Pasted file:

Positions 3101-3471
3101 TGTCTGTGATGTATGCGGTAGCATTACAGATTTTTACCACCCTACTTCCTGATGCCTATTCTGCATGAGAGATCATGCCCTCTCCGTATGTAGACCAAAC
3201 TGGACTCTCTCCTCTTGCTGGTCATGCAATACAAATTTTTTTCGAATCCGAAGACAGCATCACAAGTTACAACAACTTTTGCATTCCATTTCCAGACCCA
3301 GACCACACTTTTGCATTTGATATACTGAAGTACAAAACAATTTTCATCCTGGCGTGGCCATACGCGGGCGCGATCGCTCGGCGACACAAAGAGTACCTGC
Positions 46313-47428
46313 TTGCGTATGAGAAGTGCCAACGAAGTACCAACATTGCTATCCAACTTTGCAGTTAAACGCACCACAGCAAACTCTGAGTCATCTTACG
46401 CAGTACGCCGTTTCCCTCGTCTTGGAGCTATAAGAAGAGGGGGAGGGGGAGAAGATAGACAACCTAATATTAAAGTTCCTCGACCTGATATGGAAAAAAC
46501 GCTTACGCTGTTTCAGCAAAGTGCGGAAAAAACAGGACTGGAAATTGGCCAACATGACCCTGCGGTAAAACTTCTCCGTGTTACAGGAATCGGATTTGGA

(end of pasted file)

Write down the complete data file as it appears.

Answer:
Positions 3101-3471
3101 TGTCTGTGATGTATGCGGTAGCATTACAGATTTTTACCACCCTACTTCCTGATGCCTATTCTGCATGAGAGATCATGCCCTCTCCGTATGTAGACCAAAC
3201 TGGACTCTCTCCTCTTGCTGGTCATGCAATACAAATTTTTTTCGAATCCGAAGACAGCATCACAAGTTACAACAACTTTTGCATTCCATTTCCAGACCCA
3301 GACCACACTTTTGCATTTGATATACTGAAGTACAAAACAATTTTCATCCTGGCGTGGCCATACGCGGGCGCGATCGCTCGGCGACACAAAGAGTACCTGC
Positions 46313-47428
46313 TTGCGTATGAGAAGTGCCAACGAAGTACCAACATTGCTATCCAACTTTGCAGTTAAACGCACCACAGCAAACTCTGAGTCATCTTACG
46401 CAGTACGCCGTTTCCCTCGTCTTGGAGCTATAAGAAGAGGGGGAGGGGGAGAAGATAGACAACCTAATATTAAAGTTCCTCGACCTGATATGGAAAAAAC
46501 GCTTACGCTGTTTCAGCAAAGTGCGGAAAAAACAGGACTGGAAATTGGCCAACATGACCCTGCGGTAAAACTTCTCCGTGTTACAGGAATCGGATTTGGA